In celebration of: Tom Gair
i dunno if you’re supposed to be taking the piss, but your review of Theo London’s mixtape was a fucking travesty. sort yourself, i ent saying its really a good album, but some of your comments were just downright hateful. noticed most of your bad reviews are attributed with those people who aint white too, nice one, oh sorry you not liek black people commenting on your page?
Oh man, you motherfuckers never learn
Tom Gair. What do we know about him? Well, he’s 18-years-old, a student, and says he “dont do alot except hang about with m8s and stuff lol.” He attended St Birnius’ School, where he took part in the uber-prestigious Citizenship Foundation Mock Magistrates’ Court Trial Competition. We do not know where he placed.
Tommy Boy is, unsurprisingly, actually white, and to be honest I’m having a lot of trouble parsing his original comment, so I’m not sure how insulted I should actually be. Being as his most listened to bands on last.fm are Radiohead, At The Drive-In, The Cribs and Blur, my guess is that he just discovered hip-hop the other week and is now valiantly defending it against all-comers. I’d like to say I did the same thing back in 1998 as well, but… no, no I didn’t. I wasn’t going on Altavista and trying to bring down all those besmirching “Jayou”, but no, even at that age I wasn’t that fucking herbish.
Anyway, let’s end with real content: Gair’s review of Fight Club. I’ve gone down Paddy Power and shoved a c-note on him taking over Ross’s “Film 2010” gig. I suggest you do the same accordingly:
To start off the whole reviews section i thought it would be simple to pick a film, just pop downtown and find a film which means a lot to me, but which i also think is a great film to do a review on, be it a bad or good film. Thing is, its not that simple, you have to look at how you’re going to cmment on every aspect of the film, you need to find something really worthwhile saying about it, not just that “ahh that film was awesome!”, you have to say something more than that. So for the first review on here i thought, well what film can i say something good about whilst keeping both my dignity and also earning kudos for a great review, well that was when i stumbled upon Fight Club, a film which rested firmly in my top 3 films ever, but when i thought about writing a review, well its a good film. The movie starts in a volatile manner, an un-named character (who remains un-named all the way through the film) has a gun in his mouth, an eerie voiceover tells you that a man named Tyler is to blow up several buildings, Tyler seems very pleased about this, they finish a conversation, and the titles roll, following inside the body, a synapse all the way to a bead of sweat landing on the untitled character, often referred to a Jack in the script so let us use that name. The first half of the film, well at least the first half hour sees Jack become an insomniac, the film is filled with fantastic insights about how insomnia makes everything seem like “a copy of a copy of a copy”, a timely reminder that all films around the nineties are trying to be the next pulp fiction, Jack goes to self help classes like alcaholics anonymous, testicular cancer sessions etc, this part of the film is where he meets Marla Singer (Bonham-Carter in her most inspired role) New lighting is introduced when she is around, smoke is introduced, Fincher’s second lead character is introduced, basically when she comes in, the plot arrives. Shortly after he meets Tyler Durden, an anti-consumerist type of person, played magnificently by Pitt, it showcases his talents perectly in again like Bonham Carter his best role. They start a cult called Fight Club, men showing their agression, it is typical pre-y2k manliness, a sign of the times. This slowly develops into a terrorist oufit in a bizarre way, Tyler Durden seems to have turned Jack into a bit of a mentalist almost, Jared leto recieves a beating from him in the days when he was actually respected before buggering off with emo outfit 30 Seconds To Mars. However, whilst up till about 1 hour 30 the film is insightful, amazingly written and pitch perfect in its direction and acting, it feels as if it is all coming to a peak, the peak arrives in the form of the greatest twist of the nineties, most guessed or had heard it from a friend but it still is marvelous how well done the twist of the film is, now i normally dont like people telling me “oh man, what a great twist that film has, look out for it!”, all the way i’m then looking for this wretched twist, well i should stick to that, but believe me this film is so good you would have forgotton this film has a twist to look out for after five captivating minutes. On acting in this film, a few comments must be made, Norton here shows his ambition, and his skill, he could be the greatest actor we’ve seen for a long time, he takes in the role immensely, as does Pitt who eventually hits the mainstream with a bigger splash than Norton does, but Norton really is the star of this film. Bonham Carter provides solid acting whilst not being amazing, yet i still think it is the best she has acted, in her other films she seems to basically be a bit of a weirdo, here she embraces this, and yeah, does it very well. Onto the subject of directing, well Fincher, the perfectionist follows up a good film, the Game, a poor film, Alien 3, and an amazing film, Se7en, with the year’s best film, possibly even the nineties best film, his shots are angled to the decimal, his lighting and sound crunch under the force of the fight clubs themselves, and his overall management of the project leaves a lasting effect on you. The viewer will walk out the cinema with a smile on his or her face, or maybe a grimace, well whatever the face is, you know you have witnessed something a bit different, because whatever it was that got that face on you, it was bloody good.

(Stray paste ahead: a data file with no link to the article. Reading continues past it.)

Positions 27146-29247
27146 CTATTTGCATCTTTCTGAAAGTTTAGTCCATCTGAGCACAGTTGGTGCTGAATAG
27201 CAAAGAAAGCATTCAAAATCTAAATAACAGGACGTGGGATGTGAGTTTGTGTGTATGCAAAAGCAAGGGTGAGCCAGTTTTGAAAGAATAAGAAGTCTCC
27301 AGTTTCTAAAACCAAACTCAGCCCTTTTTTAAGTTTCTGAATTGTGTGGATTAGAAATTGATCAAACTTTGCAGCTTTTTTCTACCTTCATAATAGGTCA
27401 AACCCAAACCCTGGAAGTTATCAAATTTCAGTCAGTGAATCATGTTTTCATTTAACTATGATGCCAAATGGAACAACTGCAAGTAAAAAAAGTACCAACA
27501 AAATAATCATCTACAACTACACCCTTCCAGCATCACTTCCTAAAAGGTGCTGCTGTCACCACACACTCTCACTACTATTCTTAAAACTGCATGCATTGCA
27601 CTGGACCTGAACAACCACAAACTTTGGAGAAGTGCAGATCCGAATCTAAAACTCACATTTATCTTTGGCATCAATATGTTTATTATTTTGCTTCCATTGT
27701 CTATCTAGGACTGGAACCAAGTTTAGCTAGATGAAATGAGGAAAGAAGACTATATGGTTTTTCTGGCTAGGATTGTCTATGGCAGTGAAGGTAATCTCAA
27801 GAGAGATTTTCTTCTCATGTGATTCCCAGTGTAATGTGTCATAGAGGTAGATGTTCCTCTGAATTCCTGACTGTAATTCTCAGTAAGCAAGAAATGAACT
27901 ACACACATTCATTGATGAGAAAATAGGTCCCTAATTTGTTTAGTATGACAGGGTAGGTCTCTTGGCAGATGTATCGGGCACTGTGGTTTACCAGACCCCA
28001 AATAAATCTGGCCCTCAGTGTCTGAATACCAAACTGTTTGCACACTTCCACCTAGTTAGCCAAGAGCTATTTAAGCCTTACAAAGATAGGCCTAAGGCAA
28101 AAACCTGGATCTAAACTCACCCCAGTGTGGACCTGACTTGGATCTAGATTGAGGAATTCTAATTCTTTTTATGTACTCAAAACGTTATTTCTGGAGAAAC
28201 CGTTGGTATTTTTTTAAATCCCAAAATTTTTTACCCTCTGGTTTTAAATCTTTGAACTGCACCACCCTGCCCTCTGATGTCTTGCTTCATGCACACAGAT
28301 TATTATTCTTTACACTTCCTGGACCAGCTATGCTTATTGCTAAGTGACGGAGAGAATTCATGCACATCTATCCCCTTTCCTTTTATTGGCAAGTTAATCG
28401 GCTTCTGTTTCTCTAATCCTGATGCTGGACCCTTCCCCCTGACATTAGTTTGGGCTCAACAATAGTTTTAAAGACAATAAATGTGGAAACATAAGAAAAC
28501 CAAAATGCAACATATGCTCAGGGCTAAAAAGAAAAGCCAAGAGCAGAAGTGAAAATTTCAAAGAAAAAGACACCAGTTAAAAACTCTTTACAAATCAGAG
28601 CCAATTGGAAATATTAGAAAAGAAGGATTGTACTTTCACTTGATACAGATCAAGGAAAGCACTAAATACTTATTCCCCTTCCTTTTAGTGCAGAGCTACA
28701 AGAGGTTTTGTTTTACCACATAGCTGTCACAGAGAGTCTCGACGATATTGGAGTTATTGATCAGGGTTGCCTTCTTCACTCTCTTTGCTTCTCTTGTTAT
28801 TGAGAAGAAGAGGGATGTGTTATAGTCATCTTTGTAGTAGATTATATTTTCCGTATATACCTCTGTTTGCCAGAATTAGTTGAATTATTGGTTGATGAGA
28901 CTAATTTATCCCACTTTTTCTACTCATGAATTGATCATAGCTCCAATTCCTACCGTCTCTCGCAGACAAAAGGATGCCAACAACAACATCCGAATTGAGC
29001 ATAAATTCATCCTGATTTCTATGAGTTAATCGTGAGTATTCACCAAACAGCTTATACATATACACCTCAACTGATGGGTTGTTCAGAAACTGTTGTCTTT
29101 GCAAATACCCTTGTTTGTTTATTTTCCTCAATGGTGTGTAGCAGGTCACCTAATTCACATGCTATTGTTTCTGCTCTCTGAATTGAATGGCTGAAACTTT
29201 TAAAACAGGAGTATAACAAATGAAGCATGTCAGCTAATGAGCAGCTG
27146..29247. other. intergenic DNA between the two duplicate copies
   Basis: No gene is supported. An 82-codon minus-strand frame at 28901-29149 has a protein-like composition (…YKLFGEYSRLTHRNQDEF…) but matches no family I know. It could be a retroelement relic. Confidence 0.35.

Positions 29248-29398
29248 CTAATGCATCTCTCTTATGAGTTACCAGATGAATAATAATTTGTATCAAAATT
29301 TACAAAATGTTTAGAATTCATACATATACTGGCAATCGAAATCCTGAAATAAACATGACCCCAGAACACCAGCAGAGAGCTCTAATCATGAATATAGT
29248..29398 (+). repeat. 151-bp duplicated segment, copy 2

His shots are angled to the decimal, indeed.